Truth and Reconciliation

Indigenous artwork created by Mariah Meawasige

The first National Day for Truth and Reconciliation was recognized in Canada on September 30, 2021. It is an opportunity to reflect on the many contributions of Indigenous communities to Canada and deepen our understanding between Indigenous and non-Indigenous peoples in Canada.

In 2021, the Government of Canada established a National Day for Truth and Reconciliation that will be observed each year on September 30, as a response to the 80th Call to Action of the Truth and Reconciliation Commission of Canada — one of 94 Calls to Action.

In recognition of this day, we present educational resources, introductory videos and feature stories from residential school Survivors. There can be no reconciliation without truth – and that includes hearing, and learning from, Survivors’ stories.

Alongside all Canadians, we reflect on the history, legacy and impact of Residential Schools and the steps we must all take to repair the damage done.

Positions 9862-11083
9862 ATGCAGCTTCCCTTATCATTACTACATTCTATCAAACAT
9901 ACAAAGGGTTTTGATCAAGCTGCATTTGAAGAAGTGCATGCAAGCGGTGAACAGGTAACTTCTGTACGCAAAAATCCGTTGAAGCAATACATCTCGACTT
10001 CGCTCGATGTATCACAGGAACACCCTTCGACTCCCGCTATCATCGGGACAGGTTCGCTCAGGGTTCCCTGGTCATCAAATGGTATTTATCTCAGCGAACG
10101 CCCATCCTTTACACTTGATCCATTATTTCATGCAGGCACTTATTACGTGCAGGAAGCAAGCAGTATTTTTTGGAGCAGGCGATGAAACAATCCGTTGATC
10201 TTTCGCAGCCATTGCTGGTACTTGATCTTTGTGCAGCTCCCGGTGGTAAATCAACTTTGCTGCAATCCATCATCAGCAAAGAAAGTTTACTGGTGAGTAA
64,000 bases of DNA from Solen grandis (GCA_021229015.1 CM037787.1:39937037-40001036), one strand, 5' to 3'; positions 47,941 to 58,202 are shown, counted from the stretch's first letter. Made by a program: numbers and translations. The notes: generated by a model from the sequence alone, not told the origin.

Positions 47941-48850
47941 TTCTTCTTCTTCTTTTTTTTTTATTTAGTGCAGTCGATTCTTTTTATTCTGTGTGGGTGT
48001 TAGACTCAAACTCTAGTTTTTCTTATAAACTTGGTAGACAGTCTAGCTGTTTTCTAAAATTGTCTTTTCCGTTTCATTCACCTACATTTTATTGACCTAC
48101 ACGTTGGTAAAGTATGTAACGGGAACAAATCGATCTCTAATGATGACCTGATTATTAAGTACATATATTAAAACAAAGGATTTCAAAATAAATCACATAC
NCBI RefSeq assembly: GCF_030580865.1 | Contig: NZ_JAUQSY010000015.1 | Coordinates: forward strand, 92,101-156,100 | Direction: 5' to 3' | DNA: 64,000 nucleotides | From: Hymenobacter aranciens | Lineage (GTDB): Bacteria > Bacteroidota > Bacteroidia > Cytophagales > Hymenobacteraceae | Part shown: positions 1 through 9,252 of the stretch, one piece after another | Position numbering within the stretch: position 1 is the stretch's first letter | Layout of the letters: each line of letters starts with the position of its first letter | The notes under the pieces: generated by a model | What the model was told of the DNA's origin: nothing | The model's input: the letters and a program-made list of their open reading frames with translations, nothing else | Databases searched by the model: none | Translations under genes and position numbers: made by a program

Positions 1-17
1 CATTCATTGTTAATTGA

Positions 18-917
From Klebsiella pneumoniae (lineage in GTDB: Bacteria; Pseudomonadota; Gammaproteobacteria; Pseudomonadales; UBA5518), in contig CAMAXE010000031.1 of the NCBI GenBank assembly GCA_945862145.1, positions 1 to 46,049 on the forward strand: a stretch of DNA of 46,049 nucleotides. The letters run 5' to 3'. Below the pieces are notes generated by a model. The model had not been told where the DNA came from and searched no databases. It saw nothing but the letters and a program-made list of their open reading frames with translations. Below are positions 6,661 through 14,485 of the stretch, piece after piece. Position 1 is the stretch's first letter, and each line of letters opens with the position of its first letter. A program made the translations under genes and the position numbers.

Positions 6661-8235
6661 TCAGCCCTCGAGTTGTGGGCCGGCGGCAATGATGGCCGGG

Survivor stories and videos

Survivors from Residential Schools share their stories. Watch videos about the impacts of the Indian Act and Residential Schools.

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Tamara Littlelight, Branch Manager, Greater Calgary Market and Jermaine Kootenay, Senior Banker, looking out over the Tsuut’ina Trail.


Answers to frequently asked questions about Truth and Reconciliation, and Indigenous Residential Schools.

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Ron Quintal, President of Fort McKay Métis Nation with his son, Riel.

Wîcihitowin: Indigenous Partnerships and Progress Report

Read about BMO’s commitments to the Indigenous community.

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Girl standing in front of water

Indigenous commitments

BMO is committed to progress for Indigenous customers, colleagues and communities.

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A BMO banker speaking with an Indigenous client

Customer stories

Learn more about Indigenous customer experiences at BMO.

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